One of my favorite ways to explore a region is through its baked goods. Taiwan has some of the cutest, softest, and sweetest baked goods I’ve encountered. Many Taiwanese baked goods have a relatively recent history, beginning with the occupation of Japan (85º C started only in 2004 in fact). Here, a variety of cultural traditions combined to produce delicacies like Pork Sung rolls (肉鬆包 / rou song bao)—a combination of the sweet roll and Taiwanese pork floss.
This bun is a pork floss salad (肉鬆沙拉 / rou song sha la).
It’s not hard to come by a bakery in Taiwan. Most of the major cities will have one a short walk away from one another. You can often spot one by looking for the characters for bread (麵包 / mian bao) or shelves of nicely organized baked goods.
This particular bakery is called Hahu Bakery (華夫麵包 / hua fu mian bao). There are many locations in Taichung. The flaky Caramel Danish (焦糖丹麥 / jiao tang dan mai) pictured below was my favorite, and a great way to start the morning. It was just the right level of softness with a nice crunch and glaze to it.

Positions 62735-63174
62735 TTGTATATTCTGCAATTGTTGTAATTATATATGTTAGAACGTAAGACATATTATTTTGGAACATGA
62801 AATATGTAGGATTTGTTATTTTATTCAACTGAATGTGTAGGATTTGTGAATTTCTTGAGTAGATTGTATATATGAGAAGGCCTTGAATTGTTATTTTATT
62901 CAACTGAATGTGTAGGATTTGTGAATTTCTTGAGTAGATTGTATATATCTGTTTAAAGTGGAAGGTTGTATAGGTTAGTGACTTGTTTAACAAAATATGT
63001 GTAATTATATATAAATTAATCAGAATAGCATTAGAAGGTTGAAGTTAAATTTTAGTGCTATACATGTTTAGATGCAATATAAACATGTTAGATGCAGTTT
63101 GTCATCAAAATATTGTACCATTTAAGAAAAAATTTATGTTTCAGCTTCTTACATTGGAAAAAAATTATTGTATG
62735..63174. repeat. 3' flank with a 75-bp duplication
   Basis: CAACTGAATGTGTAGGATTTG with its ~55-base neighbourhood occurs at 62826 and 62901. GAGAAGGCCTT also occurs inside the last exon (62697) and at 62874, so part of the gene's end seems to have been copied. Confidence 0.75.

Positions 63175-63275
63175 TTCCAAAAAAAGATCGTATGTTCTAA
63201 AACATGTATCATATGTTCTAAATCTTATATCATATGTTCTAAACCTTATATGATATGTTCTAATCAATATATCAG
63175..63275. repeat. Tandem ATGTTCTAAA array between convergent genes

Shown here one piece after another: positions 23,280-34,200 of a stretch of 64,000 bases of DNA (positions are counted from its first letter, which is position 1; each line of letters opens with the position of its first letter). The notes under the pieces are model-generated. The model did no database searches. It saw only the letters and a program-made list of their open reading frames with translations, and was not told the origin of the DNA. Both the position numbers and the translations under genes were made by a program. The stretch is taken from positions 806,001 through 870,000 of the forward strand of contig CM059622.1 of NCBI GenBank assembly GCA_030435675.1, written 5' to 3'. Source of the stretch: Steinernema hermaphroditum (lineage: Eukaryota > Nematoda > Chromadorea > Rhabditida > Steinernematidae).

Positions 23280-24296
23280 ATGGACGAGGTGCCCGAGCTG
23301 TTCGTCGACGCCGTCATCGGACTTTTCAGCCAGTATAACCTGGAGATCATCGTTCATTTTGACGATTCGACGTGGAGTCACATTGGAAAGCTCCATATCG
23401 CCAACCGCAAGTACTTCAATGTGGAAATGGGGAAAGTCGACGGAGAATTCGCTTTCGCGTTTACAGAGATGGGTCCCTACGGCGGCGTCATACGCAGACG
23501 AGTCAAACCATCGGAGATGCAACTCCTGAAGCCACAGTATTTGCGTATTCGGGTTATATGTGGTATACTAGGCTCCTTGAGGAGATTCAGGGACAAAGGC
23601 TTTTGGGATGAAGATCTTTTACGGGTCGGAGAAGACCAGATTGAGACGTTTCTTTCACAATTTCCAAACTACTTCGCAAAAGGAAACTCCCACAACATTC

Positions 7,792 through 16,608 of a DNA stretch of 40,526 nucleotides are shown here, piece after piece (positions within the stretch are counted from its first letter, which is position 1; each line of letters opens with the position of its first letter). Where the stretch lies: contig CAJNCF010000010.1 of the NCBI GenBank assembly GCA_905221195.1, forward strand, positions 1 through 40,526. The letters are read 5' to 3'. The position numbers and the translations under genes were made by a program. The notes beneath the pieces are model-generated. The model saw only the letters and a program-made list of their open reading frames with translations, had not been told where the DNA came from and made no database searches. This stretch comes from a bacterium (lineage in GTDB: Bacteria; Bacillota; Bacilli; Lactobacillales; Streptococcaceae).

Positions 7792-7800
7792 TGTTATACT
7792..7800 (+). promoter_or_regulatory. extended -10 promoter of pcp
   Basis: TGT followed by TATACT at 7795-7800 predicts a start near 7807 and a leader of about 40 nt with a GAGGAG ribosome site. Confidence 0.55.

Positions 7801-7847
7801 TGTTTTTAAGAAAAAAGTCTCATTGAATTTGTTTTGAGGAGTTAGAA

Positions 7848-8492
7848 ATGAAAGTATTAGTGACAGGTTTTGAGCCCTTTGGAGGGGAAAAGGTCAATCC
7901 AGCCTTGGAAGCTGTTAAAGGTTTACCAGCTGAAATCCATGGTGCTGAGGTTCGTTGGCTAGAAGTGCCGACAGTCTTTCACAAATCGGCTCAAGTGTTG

Pineapple buns are also a popular item with many Taiwanese bakeries becoming known for this type of baked good. Sadly, the bao doesn’t contain pineapple (pineapple is in reference to the cracked surface on top), but it’s still good to eat.
Some bakeries are so popular that they’re always baking new items. In general though, for the best and freshest selection, your best bet is to go in the morning.
Whether you’re looking for something to please your sweet-tooth or something a little more savory, Taiwanese bakeries are bound to delight. Don’t be afraid to stop into one, next time, and even give something random a try.